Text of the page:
Mercedes-Benz T80

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Mercedes-Benz T80
T80 on display at the Mercedes-Benz Museum in Stuttgart
Production1939 (one-off)
DesignerFerdinand Porsche
Body and chassis
Body stylesix-wheel, mid-engined, 1-seater experimental racing car
RelatedMercedes Silver Arrows
Mercedes-Benz W125 Rekordwagen
Engine44.5 litre (2,716 cu in) Daimler-Benz DB 603 V12
Power output3,000 hp (2,200 kW; 3,000 PS)

The Mercedes-Benz T80 is a six-wheeled vehicle built by Mercedes-Benz, developed and designed by Ferdinand Porsche in the late 1930s. It was intended to break the world land speed record, but never made the attempt, due to the project having been overtaken by the outbreak of World War II.


World-renowned German auto racer Hans Stuck's pet project was to take the world land speed record and he convinced Mercedes-Benz to build a special racing car for the attempt. Officially supported by Adolf Hitler (a race car fan influenced by Stuck), the project was started in 1937. Automotive designer Dr Ferdinand Porsche first targeted a speed of 550 km/h (342 mph), but after George Eyston's and John Cobb's successful LSR runs of 1938 and 1939 the target speed was raised to 600 km/h (373 mph). By late 1939, when the project was finished, the target speed was a much higher 750 km/h (466 mph). This would also be the first attempt at the absolute land speed record on German soil, Hitler envisioned the T80 as another propaganda triumph of German technological superiority to be witnessed by all the world, courtesy of German television.[verification needed] The same Autobahn course had already been proven ideal for record-breaking in smaller capacity classes, Britain's Goldie Gardner having exceeded 200 mph (322 km/h) there in a 1,500 cc MG.


The massive 44.5 litre Daimler-Benz DB 603 inverted V12 was selected to power the record-setting car. The engine was an increased displacement derivative of the famous DB-601 aircraft engine that powered the Messerschmitt Bf 109 fighter in production at the time, with the DB 603 ending up as the largest displacement inverted V12 aviation engine in production for Germany during the World War II years. The DB-603 fitted was just the third prototype (V3) engine of this variant and tuned up to 3,000 hp (2,237 kW; 3,042 PS), roughly twice the power of the Bf 109 or the Supermarine Spitfire. The engine ran on a special mixture of methyl alcohol (63%), benzene (16%), ethanol (12%), acetone (4.4%), nitrobenzene (2.2%), avgas (2%), and ether (0.4%) with MW (methanol-water) injection for charge cooling and as an anti-detonant.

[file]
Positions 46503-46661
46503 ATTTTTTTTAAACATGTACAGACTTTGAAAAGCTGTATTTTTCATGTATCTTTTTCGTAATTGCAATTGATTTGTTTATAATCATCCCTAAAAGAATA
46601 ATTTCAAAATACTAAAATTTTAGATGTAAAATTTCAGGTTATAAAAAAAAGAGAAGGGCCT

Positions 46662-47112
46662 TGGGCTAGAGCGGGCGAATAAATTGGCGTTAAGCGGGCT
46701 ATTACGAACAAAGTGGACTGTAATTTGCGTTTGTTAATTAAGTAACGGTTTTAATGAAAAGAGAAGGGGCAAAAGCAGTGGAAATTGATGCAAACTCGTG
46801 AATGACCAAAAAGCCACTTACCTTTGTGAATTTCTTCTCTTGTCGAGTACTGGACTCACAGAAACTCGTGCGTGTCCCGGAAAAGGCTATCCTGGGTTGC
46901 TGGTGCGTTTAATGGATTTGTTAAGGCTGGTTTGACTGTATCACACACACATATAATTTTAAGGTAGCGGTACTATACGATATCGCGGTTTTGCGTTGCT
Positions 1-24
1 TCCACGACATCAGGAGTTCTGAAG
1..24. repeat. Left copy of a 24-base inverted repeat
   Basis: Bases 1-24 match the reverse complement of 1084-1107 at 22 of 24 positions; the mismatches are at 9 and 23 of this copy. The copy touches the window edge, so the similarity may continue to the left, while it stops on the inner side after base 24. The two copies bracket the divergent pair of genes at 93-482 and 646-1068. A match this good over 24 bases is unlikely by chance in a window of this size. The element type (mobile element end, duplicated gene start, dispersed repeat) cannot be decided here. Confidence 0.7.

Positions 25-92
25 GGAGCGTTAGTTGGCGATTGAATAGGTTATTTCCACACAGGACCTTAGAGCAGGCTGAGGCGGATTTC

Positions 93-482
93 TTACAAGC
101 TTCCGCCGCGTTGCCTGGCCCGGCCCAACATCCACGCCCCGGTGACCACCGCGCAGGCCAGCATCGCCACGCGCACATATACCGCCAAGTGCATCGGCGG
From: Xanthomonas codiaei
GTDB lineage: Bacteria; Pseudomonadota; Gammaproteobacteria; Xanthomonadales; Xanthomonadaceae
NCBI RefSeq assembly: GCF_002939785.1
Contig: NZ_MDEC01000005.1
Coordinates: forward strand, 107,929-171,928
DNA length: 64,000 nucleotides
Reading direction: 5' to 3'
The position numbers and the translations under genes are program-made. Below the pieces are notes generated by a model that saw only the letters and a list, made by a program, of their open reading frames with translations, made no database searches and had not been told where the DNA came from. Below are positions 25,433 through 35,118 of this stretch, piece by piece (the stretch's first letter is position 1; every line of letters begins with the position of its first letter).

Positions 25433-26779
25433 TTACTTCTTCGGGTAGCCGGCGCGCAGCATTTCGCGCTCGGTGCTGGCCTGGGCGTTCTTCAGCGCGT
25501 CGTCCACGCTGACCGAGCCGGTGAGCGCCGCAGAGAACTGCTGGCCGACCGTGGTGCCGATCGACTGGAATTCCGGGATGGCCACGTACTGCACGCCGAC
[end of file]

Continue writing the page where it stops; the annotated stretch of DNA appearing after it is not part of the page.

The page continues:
The difficulty of the challenge was met with money and engineering genius. By 1939, the T80 was fully completed at a cost of RM 600,000. The car was over 8 m (26 ft) long, had three axles with two of them driven, weighed over 2.7 metric tons (three short tons), and produced 3,000 hp (2,237 kW; 3,042 PS) together with the aerodynamics of specialist Josef Mickl to attain a projected speed of 750 km/h (466 mph). Aerodynamically, the T80 incorporated a Porsche-designed enclosed cockpit, low sloping bonnet, rounded wings, and elongated tail booms. Midway down the body were two small wings to provide downforce and ensure stability - these wings were inspired by the wings of Fritz von Opel's Opel-RAK from 1928[verification needed]. The heavily streamlined twin-tailed body (forming the fairings for each pair of tandem rear wheels) achieved a drag coefficient of 0.18, an astonishingly low figure for any vehicle.

Projections for the 1940 land speed record attempt[edit]

As ambitiously planned, Hans Stuck would have driven the T80 over a special stretch of the [1] Reichsautobahn Berlin — Halle/Leipzig, which passed south of Dessau (now part of the modern A9 Autobahn) between the modern A9 freeway's exits 11 and 12, which was 25 m (82 ft) wide and almost 10 km (6 mi) long with the median paved over as the Dessauer Rennstrecke (Dessau racetrack). The date was set for the January 1940 "RekordWoche" (Record Week), but the war begun on September 1, 1939 prevented the T80 run. In 1939, the vehicle had been unofficially nicknamed Schwarzer Vogel (Black Bird) by Adolf Hitler and was to be painted in German nationalistic colours, complete with German eagle and Nazi swastika, but the event was cancelled and the T80 garaged.

War and after the war[edit]

The DB 603 aircraft engine was subsequently removed during the war while the vehicle was moved to safety and storage in Kärnten, Austria. The T80 survived the war and was eventually moved into the Mercedes-Benz Museum in Stuttgart for permanent display.

Current status[edit]

The T80 is currently on display at the Mercedes-Benz Museum in Stuttgart-Bad Cannstatt.

Technical data[edit]

  • Total weight: 2,896 kg (6,385 lb)
  • Power: 3,000 hp (2,237 kW; 3,042 PS) at 3200 rpm[2]
  • Engine: 44.5 liters (2,716 cu in)
  • Wheels: (6) 7 X 31
  • Length: 8.128 meters (26 ft 8 in)
  • Width (body without wings): 1.753 meters (5 feet 9.0 inches)
  • Width (body with wings): 3.20 meters (10 feet 6 inches)
  • Height: 1.245 meters (4 feet 1 inch)
  • Drag Coefficient: 0.18
  • Speed: 373 MP/H

Names of the T80[edit]

  • Official name:1939 Mercedes-Benz Weltrekordwagen T80
  • Nickname: Mercedes-Benz T80

See also[edit]


  1. ^ "(38) Reichsautobahn Berlin - Halle/Leipzig (Von Wittenberg Koswig nach Halle Leipzig) von 1938 -". Archived from the original on 2014-11-29. Retrieved 2013-05-14.
  2. ^ "Mercedes-Benz T 80 world record car". 2015-02-03. Retrieved 2018-10-04.
  • Wolf-Heinrich Hucho (1997). Aerodynamik des Automobils (VDI-Buch). Springer.

External links[edit]